Welcome to COVID Questions, TIME’s advice column. We’re trying to make living through the pandemic a little easier, with expert-backed answers to your toughest coronavirus-related dilemmas. While we can’t and don’t offer medical advice—those questions should go to your doctor—we hope this column will help you sort through this stressful and confusing time. Got a question? Write to us at email@example.com.
Today, E.B. in New York asks:
To state the obvious, we are in a strange limbo state right now. The vaccines we’ve eagerly awaited for almost a year are here, and yet…nothing about our daily lives has really changed. Unfortunately, that’s going to be the case for a bit longer.
“The end is in sight,” says Dr. Colleen Kelley, a vaccine researcher and associate professor of infectious diseases at the Emory University School of Medicine in Georgia. “I just don’t know that it’s right now.”
Your loved ones getting vaccinated is unequivocally a step forward, Kelley says. It would certainly be safer to visit with your parents or in-laws after they’ve gotten both vaccine doses, but the safest plan is to wait until you and your husband are also vaccinated, she says.
The two coronavirus vaccines currently authorized for use in the U.S.—those made by Pfizer-BioNTech and Moderna—are both extremely effective at preventing people from getting sick with COVID-19. That’s a huge benefit on its own, especially for people at high risk of severe illness, such as elderly adults and people with underlying medical conditions.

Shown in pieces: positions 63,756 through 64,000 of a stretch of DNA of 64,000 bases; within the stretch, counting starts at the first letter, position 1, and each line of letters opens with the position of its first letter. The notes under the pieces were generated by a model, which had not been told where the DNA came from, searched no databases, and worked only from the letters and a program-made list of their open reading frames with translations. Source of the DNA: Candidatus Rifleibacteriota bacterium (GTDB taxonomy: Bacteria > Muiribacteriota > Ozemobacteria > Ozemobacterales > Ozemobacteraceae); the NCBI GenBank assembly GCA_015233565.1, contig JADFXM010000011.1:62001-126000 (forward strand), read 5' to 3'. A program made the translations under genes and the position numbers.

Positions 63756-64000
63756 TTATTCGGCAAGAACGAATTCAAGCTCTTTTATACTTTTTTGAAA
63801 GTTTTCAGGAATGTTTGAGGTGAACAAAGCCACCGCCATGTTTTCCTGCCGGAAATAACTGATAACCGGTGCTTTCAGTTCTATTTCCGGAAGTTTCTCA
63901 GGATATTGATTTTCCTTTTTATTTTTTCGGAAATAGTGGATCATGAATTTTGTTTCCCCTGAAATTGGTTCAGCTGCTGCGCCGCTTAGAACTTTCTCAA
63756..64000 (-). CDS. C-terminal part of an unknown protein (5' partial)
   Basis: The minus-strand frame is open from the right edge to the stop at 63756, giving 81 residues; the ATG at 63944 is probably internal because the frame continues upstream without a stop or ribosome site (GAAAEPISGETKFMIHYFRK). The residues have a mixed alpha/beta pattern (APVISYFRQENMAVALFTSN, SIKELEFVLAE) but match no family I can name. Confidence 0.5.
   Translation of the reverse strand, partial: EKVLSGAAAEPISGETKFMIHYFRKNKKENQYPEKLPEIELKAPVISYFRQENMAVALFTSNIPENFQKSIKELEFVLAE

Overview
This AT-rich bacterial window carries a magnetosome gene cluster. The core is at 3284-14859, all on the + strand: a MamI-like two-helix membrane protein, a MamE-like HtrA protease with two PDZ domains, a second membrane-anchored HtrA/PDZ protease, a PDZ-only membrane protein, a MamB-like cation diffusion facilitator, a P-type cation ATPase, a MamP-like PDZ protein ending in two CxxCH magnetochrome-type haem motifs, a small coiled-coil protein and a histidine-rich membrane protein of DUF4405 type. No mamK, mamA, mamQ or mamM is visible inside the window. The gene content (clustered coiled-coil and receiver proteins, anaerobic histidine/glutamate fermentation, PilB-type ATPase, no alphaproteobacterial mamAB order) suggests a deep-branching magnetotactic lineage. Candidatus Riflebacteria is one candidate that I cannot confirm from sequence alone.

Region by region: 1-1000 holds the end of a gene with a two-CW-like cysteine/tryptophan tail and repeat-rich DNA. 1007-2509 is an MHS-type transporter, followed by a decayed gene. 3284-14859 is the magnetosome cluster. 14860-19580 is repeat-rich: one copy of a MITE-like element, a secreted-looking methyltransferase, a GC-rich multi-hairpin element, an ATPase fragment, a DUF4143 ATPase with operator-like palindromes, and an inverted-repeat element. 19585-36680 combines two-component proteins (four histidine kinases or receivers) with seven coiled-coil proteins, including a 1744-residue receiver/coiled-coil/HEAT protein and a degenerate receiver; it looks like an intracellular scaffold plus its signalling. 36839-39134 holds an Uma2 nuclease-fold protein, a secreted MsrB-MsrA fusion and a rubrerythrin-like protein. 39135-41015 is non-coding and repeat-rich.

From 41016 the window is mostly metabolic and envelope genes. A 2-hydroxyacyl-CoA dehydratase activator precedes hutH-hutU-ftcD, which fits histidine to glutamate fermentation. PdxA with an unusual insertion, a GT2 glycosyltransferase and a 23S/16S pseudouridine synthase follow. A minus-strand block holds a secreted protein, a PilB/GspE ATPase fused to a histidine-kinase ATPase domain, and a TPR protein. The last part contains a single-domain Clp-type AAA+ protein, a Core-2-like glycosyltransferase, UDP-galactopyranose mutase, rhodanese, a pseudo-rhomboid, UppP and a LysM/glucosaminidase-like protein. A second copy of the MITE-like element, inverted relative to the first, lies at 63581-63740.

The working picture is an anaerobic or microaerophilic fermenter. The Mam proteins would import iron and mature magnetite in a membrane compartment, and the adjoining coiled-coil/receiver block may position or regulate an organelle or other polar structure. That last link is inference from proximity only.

But the outstanding question is whether COVID-19 vaccines also stop people from getting asymptomatically infected with the virus. Early evidence suggests both shots offer at least some protection against asymptomatic infection, and many experts are optimistic about their chances of stopping transmission, but the data are still coming together.
If the shots turn out not to stop asymptomatic infections entirely, even your vaccinated parents could feasibly get your family sick if they picked something up while traveling to see you. Or, if you happened to be exposed to the virus, your parents could potentially carry it and pass it to others. And, while the authorized COVID-19 vaccines are very effective, there is always a tiny chance of them failing, leaving your parents at risk of illness.
These are all worst-case scenarios, of course. But given the uncertainty and the extent to which COVID-19 is still spreading in the U.S., Kelley says you should wait a little while longer to visit with your parents and in-laws. If that’s not possible, you should take the same precautions you’ve been hearing about for a year: quarantining beforehand, and ideally staying outdoors and masked when possible.
Here’s the good news, though. Once you and your husband are fully vaccinated (along with more of the general population), Kelley says you can feel much better about spending time with other vaccinated people indoors and unmasked—even if your toddler isn’t yet vaccinated.
As you suggest, it may be a while before kids younger than 16 are eligible for COVID-19 vaccination, since pharmaceutical companies haven’t yet finished testing their shots on younger children. But “if the toddler is the only one who’s not vaccinated, I would say that’s a pretty darn safe scenario,” Kelley says.
Luckily, young kids rarely get seriously ill with COVID-19, so once all the adults in the room are fully protected, Kelley says you can feel pretty comfortable with your parents or in-laws coming for a visit.
“We’re not going to get to a zero-risk situation,” Kelley says, “but we are going to get to places that are safer and safer.”
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